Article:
Although they may seem like an unusual place to find inspiring lessons on teamwork, the giant redwood forests have a lot to teach us.
The majestic trees found in the redwood forests of California have been on the earth for over 100 million years. At one point, giant redwoods could be found almost everywhere in the world, but they are now found primarily in a narrow strip of land near the California coast. The statistics describing the redwood tree are truly amazing: These giants can live for upwards of 2000 years. They can weigh up to of 500 tons. They may grow to a height of over 350 feet and be over 25 feet in diameter.
You would think that the root system for trees of this type would go deep into the earth, providing the support it would need to weather high winds, lightning storms, and earthquakes. You would be mistaken. In my research on these trees, I was amazed to learn the root systems of these giants only go between eight and ten feet deep. The roots of each tree spread out laterally and interlock with the root systems of surrounding trees, giving them the strength they need to stay upright over millennia. And in addition to the joint strength of their roots these trees also release upwards of 500 gallons of water into the air each day to help create a moist fog that provides the other trees and plants in the forest the water they need to live.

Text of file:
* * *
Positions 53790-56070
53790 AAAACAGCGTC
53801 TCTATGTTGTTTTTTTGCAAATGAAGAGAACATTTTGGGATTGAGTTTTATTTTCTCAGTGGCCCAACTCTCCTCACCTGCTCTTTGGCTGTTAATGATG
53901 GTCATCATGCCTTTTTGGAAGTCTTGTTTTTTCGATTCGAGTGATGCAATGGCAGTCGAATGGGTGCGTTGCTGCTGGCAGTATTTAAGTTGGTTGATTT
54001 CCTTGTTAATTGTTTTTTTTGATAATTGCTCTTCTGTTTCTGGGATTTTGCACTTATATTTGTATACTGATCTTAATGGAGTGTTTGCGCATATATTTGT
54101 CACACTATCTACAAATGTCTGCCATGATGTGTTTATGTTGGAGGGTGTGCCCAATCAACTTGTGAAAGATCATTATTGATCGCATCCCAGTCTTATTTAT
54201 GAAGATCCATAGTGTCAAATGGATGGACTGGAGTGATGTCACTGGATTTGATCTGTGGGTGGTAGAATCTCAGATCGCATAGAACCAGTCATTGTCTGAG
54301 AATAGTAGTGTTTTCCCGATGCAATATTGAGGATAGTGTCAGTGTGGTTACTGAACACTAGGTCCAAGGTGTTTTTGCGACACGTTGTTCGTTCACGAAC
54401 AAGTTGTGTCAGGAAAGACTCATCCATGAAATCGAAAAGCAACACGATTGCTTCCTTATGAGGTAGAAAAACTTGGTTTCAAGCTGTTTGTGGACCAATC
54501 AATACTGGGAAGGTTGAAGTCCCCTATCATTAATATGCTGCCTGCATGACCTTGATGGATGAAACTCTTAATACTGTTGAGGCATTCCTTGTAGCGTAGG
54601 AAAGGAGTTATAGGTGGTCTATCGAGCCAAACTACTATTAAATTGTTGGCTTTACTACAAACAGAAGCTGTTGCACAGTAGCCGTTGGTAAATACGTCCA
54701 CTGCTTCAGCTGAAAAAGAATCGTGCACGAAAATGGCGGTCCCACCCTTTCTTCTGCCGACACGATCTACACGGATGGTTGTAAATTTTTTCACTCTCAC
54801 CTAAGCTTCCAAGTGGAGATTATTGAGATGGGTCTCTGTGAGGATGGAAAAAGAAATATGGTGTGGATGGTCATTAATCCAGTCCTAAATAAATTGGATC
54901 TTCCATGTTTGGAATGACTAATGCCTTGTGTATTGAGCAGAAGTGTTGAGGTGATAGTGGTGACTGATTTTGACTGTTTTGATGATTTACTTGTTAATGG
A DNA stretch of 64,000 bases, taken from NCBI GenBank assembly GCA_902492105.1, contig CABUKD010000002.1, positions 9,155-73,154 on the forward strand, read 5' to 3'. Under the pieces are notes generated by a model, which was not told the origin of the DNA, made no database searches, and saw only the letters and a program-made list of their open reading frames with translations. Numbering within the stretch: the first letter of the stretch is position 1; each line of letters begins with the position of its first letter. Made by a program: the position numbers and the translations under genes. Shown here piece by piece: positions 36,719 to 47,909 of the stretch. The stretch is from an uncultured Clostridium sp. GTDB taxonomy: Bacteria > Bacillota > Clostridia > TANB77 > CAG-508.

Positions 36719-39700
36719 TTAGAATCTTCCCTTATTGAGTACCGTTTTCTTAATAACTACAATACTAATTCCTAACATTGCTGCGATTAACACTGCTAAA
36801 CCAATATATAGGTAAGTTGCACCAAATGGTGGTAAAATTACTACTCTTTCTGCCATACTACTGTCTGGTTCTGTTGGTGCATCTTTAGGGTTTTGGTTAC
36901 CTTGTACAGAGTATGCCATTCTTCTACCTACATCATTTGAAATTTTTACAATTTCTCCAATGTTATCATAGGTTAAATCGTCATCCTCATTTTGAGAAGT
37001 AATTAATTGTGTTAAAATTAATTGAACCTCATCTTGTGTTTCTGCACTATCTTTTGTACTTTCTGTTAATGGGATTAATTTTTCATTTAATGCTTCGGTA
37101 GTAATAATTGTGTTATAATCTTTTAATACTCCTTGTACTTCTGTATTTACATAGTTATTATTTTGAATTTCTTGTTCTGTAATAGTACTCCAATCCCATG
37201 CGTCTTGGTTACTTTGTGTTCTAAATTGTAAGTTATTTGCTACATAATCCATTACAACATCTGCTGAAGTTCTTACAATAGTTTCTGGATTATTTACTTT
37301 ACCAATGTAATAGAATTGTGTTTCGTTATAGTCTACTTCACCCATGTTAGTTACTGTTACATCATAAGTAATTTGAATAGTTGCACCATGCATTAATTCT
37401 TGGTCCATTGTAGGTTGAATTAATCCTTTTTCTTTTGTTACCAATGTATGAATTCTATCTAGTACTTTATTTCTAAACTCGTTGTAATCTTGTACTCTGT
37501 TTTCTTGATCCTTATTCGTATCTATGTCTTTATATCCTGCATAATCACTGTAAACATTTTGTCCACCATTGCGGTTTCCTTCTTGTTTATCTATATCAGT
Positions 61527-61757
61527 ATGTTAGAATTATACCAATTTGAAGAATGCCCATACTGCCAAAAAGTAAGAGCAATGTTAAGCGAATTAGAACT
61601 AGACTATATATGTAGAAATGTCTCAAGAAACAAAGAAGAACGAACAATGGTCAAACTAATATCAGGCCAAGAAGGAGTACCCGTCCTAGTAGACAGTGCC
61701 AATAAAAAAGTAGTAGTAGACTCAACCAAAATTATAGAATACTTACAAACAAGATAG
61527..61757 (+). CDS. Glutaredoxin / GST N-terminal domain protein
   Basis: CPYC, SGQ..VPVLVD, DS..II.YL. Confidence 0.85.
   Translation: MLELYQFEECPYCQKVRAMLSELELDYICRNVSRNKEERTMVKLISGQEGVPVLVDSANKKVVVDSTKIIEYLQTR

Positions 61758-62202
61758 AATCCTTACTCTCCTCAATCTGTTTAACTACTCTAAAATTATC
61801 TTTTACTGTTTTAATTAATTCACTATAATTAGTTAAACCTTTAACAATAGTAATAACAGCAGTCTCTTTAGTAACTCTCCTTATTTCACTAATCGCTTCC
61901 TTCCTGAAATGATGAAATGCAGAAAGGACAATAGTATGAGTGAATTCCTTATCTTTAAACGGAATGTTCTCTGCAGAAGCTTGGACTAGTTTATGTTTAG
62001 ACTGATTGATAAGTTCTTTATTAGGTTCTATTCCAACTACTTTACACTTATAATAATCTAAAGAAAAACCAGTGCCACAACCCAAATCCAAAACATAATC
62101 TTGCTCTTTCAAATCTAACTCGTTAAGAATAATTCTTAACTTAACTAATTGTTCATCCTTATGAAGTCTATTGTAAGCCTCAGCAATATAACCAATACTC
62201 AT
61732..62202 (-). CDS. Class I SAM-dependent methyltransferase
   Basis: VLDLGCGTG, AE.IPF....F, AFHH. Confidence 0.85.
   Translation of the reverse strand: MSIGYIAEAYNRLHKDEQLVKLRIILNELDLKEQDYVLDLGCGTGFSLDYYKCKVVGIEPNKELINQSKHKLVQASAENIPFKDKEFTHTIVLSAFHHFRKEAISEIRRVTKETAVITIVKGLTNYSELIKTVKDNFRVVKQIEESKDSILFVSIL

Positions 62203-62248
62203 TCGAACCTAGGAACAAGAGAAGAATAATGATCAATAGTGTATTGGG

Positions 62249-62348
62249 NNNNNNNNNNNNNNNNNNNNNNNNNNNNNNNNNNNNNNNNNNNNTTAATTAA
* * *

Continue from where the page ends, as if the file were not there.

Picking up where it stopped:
CMOE defines teamwork as, “A group of people who combine their energy and efforts to achieve a common goal; A group of people who clearly understand the team’s goals and are committed to achieving those goals; A group in which team members understand their roles and responsibilities. Productive teams have an atmosphere of trust and are completely accountable for their results. Each team member invests in the team through their actions and attitudes. Team members are respectful, caring and cooperative. Teams are the mechanism by which organizations can unlock world-class results.”
The redwoods are a prime example of effective teamwork. In order to survive, withstanding adversities and inevitable hardships, all the redwoods must work together. By sharing their main resource (water) with the other trees and plants in the forest, they are truly making and investment in the team, and through their teamwork, these trees have absolutely unlocked “world-class” results – they are breathtaking.
We can learn many lessons from nature. How much stronger might we make our teams if we were to implement some of the same survival strategies found in the redwoods? If each member of the team became more concerned about supporting the whole team, how much better could the whole team be? What if the individual members of the team were more open in sharing their resources (their talents, ideas, and workload) with one another? By making these decisions and becoming a little more like the redwoods, we can all help to create environments where teams can unlock their true potential.